Advent’s SILENT SENTINEL: A Review

Advent, SILENT SENTINEL (released on August 11, 2015). 

Tracks: In Illo Tempore; On the Wings of an Ant (Verse 1); Voices from California; The Uncharted Path; Reloj de Sol; On the Wings of an Ant (Verse 2); The Silent Sentinel; 12/12; Sentinel’s Reprise: The Exit Interview; Second Thoughts; On the Wings of an Ant (Verse 3); and Romanitas.

Birzer Rating: 10/10

Advent's third album, SILENT SENTINEL.  Out August 11.
Advent’s third album, SILENT SENTINEL. Out August 11.

Without question, this is one of the most interesting releases I’ve heard in a long, long time.  I don’t mean there aren’t or haven’t been other incredible releases in the recent past.  There’s no question that 2015 has turned out to be one of the finest years in the history of prog.  This is high praise, indeed, as the last five or so years have been nothing short of mind-bogglingly good.

By claiming that SILENT SENTINEL is interesting, I mean INTERESTING.  Really interesting.  There’s never a shortage of musicians doing the tried and true, just as there’s never a shortage of musicians trying to do something radically new.  It’s rare that the former last long, and it’s equally rare that the latter can create something of beauty.  The best art is always that which honors the past while making the old palatable to the present.  This is where Advent admirably succeeds.  SILENT SENTINEL is art, pure and simple.  It’s also well-executed and beautiful art.  It honors the past while making something old new.

Over four decades of listening to prog, I’ve never heard anything quite like this new Advent album.  I hear elements of Genesis, ELP, Gentle Giant, and A LOT of what sounds like Glass Hammer—at least in terms of music composition.  What makes SILENT SENTINEL so fascinating is 1) its vocal lines; and 2) the intersection of its vocals and Glass Hammer like music.

As it turns out, this is Advent’s third album.  I must admit, I thought it was the band’s second.  And, I’m more than a bit embarrassed about this mistake.  I’ve been listening to what I thought was the band’s first, CANTUS FIRMUS, rather lovingly for years.  I’m now eager to get the first album.  My loss, and soon my gain.

Regardless. . . .

If I had to compare this new album to anything on the current music scene, I would definitely name it the cousin of the work of Babb and Schendel, as mentioned above.  But, SILENT SENTINEL not a clone, by any means.  And, I hope this doesn’t turn off any readers, but it must be said.  This is Glass Hammer if someone were writing really artsy and innovative jazz mixed with some really good (not Marty Haugen!) liturgical music.  There’s an element of Hebraic chant, but there’s an even stronger element of Palestrina-like music.  Don’t worry: no one is screaming scripture at you.  The religious element—as far as I can tell (as I don’t have the lyric sheet)—is in the music and vocal lines, not the words.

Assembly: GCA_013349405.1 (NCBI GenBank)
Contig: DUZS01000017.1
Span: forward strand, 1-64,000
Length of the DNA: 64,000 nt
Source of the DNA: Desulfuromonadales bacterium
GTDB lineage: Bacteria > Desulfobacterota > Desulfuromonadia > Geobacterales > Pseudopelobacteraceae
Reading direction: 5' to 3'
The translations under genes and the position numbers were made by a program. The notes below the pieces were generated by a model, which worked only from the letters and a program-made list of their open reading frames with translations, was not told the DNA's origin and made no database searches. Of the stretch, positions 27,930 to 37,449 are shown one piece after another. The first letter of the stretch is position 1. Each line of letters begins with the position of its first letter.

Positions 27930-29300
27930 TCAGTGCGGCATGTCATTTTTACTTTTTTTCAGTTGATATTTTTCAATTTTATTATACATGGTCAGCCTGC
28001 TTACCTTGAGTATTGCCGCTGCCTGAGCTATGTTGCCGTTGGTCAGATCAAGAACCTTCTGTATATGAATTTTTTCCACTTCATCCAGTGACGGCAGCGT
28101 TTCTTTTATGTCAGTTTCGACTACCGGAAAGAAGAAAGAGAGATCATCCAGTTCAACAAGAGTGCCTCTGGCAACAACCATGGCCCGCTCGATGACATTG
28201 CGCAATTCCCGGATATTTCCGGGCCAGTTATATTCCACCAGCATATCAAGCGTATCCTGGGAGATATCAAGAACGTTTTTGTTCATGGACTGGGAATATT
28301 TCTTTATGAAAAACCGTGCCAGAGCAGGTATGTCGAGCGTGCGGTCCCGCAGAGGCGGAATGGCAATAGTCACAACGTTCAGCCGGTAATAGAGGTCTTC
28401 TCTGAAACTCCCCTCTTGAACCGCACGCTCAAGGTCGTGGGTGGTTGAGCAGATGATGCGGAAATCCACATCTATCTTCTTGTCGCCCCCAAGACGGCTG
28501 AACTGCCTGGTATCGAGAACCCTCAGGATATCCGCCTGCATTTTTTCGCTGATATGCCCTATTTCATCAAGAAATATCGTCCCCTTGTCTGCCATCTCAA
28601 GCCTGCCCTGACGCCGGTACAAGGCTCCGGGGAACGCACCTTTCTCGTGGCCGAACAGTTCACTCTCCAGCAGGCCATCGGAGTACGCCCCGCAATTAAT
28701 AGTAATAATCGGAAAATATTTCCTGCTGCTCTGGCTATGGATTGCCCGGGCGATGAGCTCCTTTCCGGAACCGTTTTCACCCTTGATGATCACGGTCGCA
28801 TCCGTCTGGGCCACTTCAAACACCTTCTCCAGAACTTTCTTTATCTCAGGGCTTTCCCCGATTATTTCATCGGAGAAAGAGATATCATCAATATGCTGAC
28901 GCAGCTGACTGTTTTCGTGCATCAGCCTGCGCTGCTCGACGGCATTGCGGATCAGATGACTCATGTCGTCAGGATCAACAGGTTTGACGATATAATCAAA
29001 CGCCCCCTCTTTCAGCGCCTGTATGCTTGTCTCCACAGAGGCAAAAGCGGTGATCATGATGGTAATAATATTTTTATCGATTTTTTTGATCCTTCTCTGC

I’ve said in half-seriousness for several years that CANTUS FIRMUS is Chestertonian prog.  SILENT SENTINEL is more Tolkienian prog.  I could easily imagine this music being sung in the First Age of Beleriand, most likely under the protection of Melian.  It’s Sindarin Elvish, to be sure.

As you can see—even from a cursory glance at the track listing—this is a joy, pure and whole.  There are a lot of themes that repeat throughout the album, and there’s playfulness intermixed with intensity passages of beauty.  The production of the album is especially crisp, with every instrument really shining forth as a part and as a part of a whole.  Really, everything—drums, keyboards, guitar, and bass—sound perfect.  And, it’s clear that the producer and sound engineer gave everything to make this cd work so beautifully.  I have a feeling that no matter how many times I listen to this, I’ll be rewarded with hearing something new.

While there’s nothing half-way done on the album, and I like it all, I’m most drawn to the epic title track, The Silent Sentinel.  I’m not exactly sure what the context of the story is, but the music flows mysteriously and cinematically.  I presume it’s a play on the title of the band, as Advent is a time of watchful waiting.  Thus, the Silent Sentinel is a guard over time as well as space.

Again, I don’t have the lyric sheet, but it sounds like there’s some real Homeric evil happening as well, with the guardian protecting the crossroads of this world and the next.

I really can’t exaggerate or overstate how much SILENT SENTINEL grabs and intrigues me.  It’s the kind of release that makes me not only proud to be a prog fan, but it actually makes me proud to be alive–to live at a time that produces such artists.  This is the equal of Big Big Train and The Tangent in terms of quality, innovation, and beauty.

Progarchists, SILENT SENTINEL is something truly special.   Don’t let this release pass you by.  Pre-order and prepare to be dazzled and downright overwhelmed.

For more information and pre-ordering, make sure to visit Advent’s website: http://www.adventmusic.net

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